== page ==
Boys Noize, aka Alex Ridha, has fast become one of the most popular names in dance since coming to the fore in the mid-00s. In addition to his first two well-received albums, Oi Oi Oi and Power, he has also gone on to act as remixer for artists as diverse as David Lynch, Depeche Mode and N.E.R.D whilst also acting as producer for Scissor Sisters and Santigold to name but a few.
Now he’s returned to crafting his own work with his third effort, Out Of The Black – a menacing electro LP. These aren’t so much just twelve tracks but deadly weapons for the clubs (none of these are perhaps as persistent as the aptly-named Missile, which is the sound of military drums being rattled out like gunshots). There’s nothing that is groundbreaking nor is there anything necessarily intriguing about it. This should be accepted purely as something to dance to at 1am in the morning.
In other words, Ridha knows what his audience wants from him and he’s more than happy to oblige with some huge and monstrous anthems. XTC is a bona-fide banger thanks to a dirty bass kicking in after the drop. Stop is spiky, loud, thumping and unrelenting whilst Touch It contains hints of both Daft Punk and Justice but those influences have been fed through German machinery. There’s nothing that will shock you except for the very end when Snoop Dogg makes a brash and in-your face introduction. His guest vocal contributions can be hit or miss but his rhymes on Got It are delightfully tongue-in-cheek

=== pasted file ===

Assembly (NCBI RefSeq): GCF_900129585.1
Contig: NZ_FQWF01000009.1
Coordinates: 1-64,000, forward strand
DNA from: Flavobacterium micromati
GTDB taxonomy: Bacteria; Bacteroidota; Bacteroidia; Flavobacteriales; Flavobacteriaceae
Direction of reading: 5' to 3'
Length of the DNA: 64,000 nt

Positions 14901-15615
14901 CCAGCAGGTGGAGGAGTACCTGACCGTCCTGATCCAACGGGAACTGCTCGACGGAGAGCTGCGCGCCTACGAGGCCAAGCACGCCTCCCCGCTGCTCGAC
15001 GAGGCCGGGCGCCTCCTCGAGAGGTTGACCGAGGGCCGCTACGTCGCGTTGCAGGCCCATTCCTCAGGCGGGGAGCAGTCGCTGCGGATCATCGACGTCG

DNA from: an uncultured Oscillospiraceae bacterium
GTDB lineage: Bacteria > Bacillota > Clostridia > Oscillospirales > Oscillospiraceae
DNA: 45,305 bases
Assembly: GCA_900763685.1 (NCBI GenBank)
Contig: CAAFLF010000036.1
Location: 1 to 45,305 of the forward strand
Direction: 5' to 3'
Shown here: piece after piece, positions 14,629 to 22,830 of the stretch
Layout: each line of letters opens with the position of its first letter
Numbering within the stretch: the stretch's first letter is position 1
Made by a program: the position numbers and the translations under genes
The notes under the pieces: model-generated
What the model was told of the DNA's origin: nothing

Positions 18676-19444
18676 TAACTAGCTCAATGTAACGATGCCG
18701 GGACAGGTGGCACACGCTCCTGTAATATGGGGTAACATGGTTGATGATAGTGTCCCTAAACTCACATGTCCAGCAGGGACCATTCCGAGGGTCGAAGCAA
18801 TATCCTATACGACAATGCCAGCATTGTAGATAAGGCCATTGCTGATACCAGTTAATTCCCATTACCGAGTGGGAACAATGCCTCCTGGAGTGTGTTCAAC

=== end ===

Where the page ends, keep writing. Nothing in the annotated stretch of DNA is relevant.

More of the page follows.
Perhaps inevitably, the strength of its high points makes the weak spots even more obvious. Conchord, with tribal drums and all, is certainly ear-splitting but it doesn’t add anything new to the mixture. Merlin is a sprawling tune that builds up steam, relaxes in the middle and then goes all out for the last two minutes. Unfortunately, Reality, which is right before it in the running order, does almost exactly the same thing. It might have been a lot better to chop one and keep the other.
Some fans are probably wondering if there’s anywhere else for Ridha’s sound to go, given that this isn’t a bold new direction for him. If there isn’t, does it really matter? The answer, based on Out Of The Black, is slightly tricky. There is both evidence of some knockout club anthems and some duds. The best move would be to arguably burn the best tracks rather than sample the whole thing. However, as soon as that Ghostbusters-esque melody line kicks in during What You Want, you’re hooked and it becomes increasingly difficult to want to press the skip button. There is still a huge amount of enjoyment to gain from Boys Noize and that overrides some of the consistency issues.